Lancaster Mayor Joe Shaw dies

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By Greg Summers

Joe Shaw, mayor of Lancaster for 33 years and winner of South Carolina's highest civilian honor, died Sunday.
Shaw, 83, died after a brief illness at Carolinas Medical Center in Pineville, N.C.
No one had a greater passion for Lancaster and its people than Shaw. From his days as a student in the hallways at Lancaster High School to city hall, where he served as Lancaster's mayor for 33 years, Shaw was a community advocate in every sense.
He leaves a legacy of public service that few can match. The city of Lancaster has lost one of its greatest champions and advocates, said Lancaster City Councilman John Howard.
“Lancaster took a very heavy hit today,” said John Howard, who also serves as mayor pro tem. “We lost a good man…. No, we lost a great man. As mayor pro tem, I would ask that everyone have the Shaw family in their prayers in the upcoming days."  
Born in Kershaw, Shaw was civic-minded much of his life, from helping develop a Dixie Youth Baseball program here, to serving on the PTAs of the schools where his son, Joe Jr., or “Little Joe,” attended.
He was active in many organizations including the Lancaster Jaycees and the Lancaster Civitan’s chapter and was recognized by both for his service.
He was also active in the Lancaster County Gamecock Club and First Baptist Church, where he served as an usher, as well as other leadership capacities.
“Joe was an icon and a leader who did a lot of good,” said Joe Grier, president of the Lancaster County Gamecock Club. “He was instrumental in the club being formed and was always supportive through the years.
“Joe was smart, but he also had a lot of common sense to go with that,” Grier said.
The area where Shaw really made his biggest mark was in local politics. He was  Lancaster's mayor from 1978-94 and 1998 to present.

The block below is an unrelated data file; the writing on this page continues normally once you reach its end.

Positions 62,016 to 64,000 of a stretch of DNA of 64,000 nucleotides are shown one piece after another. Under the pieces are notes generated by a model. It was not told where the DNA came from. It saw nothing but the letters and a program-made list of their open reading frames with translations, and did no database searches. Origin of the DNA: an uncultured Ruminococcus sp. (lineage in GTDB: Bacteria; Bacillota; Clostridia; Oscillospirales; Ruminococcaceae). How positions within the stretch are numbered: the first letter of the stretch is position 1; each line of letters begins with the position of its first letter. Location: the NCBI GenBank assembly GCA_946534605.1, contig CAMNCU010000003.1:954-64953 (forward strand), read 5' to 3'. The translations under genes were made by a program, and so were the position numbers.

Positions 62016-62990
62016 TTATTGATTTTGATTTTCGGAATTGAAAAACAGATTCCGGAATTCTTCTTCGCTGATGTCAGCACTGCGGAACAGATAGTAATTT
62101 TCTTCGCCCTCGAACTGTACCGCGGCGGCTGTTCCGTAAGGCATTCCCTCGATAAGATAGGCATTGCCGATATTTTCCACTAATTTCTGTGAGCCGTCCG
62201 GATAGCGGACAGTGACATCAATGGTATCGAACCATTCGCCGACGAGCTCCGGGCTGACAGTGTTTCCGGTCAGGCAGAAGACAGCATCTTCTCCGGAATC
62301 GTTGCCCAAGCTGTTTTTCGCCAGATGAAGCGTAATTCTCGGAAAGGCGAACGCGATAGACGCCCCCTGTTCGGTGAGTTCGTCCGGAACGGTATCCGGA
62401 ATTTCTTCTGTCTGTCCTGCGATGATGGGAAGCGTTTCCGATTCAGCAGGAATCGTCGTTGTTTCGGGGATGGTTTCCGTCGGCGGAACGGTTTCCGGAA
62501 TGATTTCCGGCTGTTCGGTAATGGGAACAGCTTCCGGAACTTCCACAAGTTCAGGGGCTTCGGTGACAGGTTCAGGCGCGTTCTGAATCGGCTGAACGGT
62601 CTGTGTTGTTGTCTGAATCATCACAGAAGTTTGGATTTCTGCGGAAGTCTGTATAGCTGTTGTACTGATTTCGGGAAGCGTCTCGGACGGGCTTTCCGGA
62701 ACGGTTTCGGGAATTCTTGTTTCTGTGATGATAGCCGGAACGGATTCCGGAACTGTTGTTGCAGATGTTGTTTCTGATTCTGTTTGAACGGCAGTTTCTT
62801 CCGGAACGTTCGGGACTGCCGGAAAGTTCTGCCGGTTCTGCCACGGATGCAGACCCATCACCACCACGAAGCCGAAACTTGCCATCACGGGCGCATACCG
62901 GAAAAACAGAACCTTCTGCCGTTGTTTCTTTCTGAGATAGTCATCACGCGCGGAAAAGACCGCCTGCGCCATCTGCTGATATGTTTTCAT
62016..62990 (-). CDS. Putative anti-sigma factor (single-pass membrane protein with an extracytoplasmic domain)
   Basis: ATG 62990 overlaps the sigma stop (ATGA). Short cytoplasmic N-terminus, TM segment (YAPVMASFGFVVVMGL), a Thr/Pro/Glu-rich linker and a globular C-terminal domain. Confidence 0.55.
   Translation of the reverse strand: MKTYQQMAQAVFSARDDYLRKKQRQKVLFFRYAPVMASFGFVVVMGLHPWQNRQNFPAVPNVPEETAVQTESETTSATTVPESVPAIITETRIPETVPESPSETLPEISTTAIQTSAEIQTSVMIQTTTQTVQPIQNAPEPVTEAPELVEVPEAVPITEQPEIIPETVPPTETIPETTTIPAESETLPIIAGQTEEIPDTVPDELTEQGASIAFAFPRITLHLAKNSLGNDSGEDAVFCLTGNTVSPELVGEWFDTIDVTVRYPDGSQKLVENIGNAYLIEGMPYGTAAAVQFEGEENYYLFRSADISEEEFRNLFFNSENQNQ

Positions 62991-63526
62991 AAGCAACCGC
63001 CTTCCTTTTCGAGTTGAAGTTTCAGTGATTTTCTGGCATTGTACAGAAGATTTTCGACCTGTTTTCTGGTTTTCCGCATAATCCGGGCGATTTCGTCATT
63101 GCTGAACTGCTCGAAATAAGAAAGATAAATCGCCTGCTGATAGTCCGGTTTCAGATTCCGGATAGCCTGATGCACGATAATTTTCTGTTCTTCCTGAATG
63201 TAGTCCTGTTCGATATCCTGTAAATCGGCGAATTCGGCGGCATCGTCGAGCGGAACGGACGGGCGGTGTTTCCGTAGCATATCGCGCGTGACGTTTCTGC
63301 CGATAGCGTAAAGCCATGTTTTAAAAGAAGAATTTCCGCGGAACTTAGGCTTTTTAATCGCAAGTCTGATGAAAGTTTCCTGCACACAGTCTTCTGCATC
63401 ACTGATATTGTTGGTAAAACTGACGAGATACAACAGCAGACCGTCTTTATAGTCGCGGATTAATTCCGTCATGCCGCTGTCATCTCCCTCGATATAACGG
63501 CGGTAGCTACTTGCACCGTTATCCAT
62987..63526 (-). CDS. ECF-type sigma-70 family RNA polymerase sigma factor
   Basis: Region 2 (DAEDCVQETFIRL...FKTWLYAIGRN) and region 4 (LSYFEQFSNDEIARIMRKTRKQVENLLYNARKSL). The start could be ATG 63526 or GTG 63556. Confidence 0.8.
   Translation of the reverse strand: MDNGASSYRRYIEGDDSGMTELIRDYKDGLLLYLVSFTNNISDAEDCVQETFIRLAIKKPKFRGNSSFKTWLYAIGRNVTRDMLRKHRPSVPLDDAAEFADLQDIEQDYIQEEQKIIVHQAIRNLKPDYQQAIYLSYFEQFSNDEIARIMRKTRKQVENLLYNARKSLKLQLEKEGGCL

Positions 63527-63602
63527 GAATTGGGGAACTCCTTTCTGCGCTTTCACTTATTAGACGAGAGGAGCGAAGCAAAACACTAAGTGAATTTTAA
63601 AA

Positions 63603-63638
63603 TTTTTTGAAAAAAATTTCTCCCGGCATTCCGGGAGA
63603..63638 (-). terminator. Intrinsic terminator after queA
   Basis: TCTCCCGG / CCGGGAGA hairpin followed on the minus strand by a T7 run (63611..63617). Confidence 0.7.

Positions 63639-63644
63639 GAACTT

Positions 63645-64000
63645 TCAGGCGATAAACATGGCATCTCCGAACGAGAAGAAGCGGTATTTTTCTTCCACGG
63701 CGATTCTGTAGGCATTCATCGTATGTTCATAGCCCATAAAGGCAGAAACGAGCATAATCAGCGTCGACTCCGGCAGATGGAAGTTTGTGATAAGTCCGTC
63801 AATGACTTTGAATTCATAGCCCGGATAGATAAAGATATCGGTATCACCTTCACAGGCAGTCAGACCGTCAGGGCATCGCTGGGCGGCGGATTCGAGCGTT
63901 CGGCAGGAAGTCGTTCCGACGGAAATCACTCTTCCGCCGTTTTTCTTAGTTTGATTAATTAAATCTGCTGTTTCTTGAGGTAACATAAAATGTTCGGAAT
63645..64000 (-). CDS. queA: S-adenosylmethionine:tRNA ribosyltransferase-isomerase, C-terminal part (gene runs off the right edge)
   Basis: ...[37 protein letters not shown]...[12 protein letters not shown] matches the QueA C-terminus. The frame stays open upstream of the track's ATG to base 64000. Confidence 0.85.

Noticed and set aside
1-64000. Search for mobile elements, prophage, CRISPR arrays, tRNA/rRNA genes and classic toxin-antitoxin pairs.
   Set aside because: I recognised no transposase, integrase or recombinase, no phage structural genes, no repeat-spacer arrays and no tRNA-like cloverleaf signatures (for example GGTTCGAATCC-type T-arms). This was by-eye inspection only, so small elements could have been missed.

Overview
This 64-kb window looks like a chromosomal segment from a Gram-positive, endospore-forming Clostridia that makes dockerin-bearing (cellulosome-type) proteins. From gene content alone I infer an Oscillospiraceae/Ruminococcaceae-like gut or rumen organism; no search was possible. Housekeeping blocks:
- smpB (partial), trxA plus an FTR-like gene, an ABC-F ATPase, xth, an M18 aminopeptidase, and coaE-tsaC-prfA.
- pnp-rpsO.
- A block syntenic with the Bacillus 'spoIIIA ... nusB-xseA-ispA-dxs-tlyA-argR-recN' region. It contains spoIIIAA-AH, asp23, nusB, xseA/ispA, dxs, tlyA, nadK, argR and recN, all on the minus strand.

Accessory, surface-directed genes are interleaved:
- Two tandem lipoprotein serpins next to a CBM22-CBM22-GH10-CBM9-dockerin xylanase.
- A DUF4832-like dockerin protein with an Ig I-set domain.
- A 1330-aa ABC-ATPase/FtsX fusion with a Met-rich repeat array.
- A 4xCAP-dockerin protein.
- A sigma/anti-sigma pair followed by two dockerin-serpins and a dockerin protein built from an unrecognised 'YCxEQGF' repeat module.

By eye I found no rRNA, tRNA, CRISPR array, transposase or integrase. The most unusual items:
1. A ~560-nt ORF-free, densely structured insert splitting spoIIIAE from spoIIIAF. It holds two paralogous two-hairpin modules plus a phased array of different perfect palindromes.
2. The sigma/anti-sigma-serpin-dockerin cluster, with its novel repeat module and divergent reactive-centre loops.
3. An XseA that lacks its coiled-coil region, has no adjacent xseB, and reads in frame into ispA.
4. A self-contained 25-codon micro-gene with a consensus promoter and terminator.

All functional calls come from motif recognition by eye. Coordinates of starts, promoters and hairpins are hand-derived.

Lancaster Fire Department Chief Chuck Small went to work as a city firefighter about the time Shaw was elected to his first term.
“He was a very strong supporter of the fire service, and if you could prove you needed something, he would support it,” Small said. “Mayor Shaw was especially proud of the recent ISO 1 rating the city recently received. It has been a pleasure to work for such a leader.”
Charlie Bundy, former president of the Lancaster County Chamber of Commerce, called Shaw a “crossover public servant” with a unique ability to work with a wide variety of individuals to come up with solutions.
 “Joe was an exceptional mayor with a deep love and dedication for all the people he served,” said Bundy. “He was one of a kind. The best way to describe him is Joe was mayor 24 hours a day, and we were fortunate to have someone of his character on the job.”
That ability drew statewide attention in 2010 when Shaw was award the Order of the Palmetto. A group of 20 or so local residents engineered the effort to honor Shaw.
The Order of the Palmetto is the highest civilian honor awarded by the state of South Carolina. It recognizes a person’s lifetime achievements and contributions to the state.
 “You, indeed, capture the essence of a ‘hands-on’ mayor. And for all you have done to make your city an even better place to live, work, learn and play – we extend our heartfelt gratitude.” then-Gov. Mark Sanford said in a letter that accompanied the award.
 “We were very fortunate to have him,” Bundy said. “We’ll carry on, but you better believe Joe Shaw is going to be missed by all of us.”
 Joe is survived by his wife, his high school sweetheart, Charlotte Mullis Shaw; one  son, Joe M. Shaw Jr. and his wife Melanie of Irmo; a granddaughter, JoAnna Lee Shaw of Chester; a step-granddaughter, Emily Kennedy Merritt of Irmo; and a sister, Jean S. Dover Spike of Columbia.
The family will receive friends from 1 to 3 p.m. Dec. 6 at the Rotunda and Council Chambers at city hall, 216 S. Catawba St., and other times at the Shaw home, 106 N. Jackson Road.
Funeral services for Shaw are 3 p.m. Dec. 6 at First Baptist Church. Lancaster Funeral Home is in charge.

Contact copy editor Greg Summers at (803) 283-1156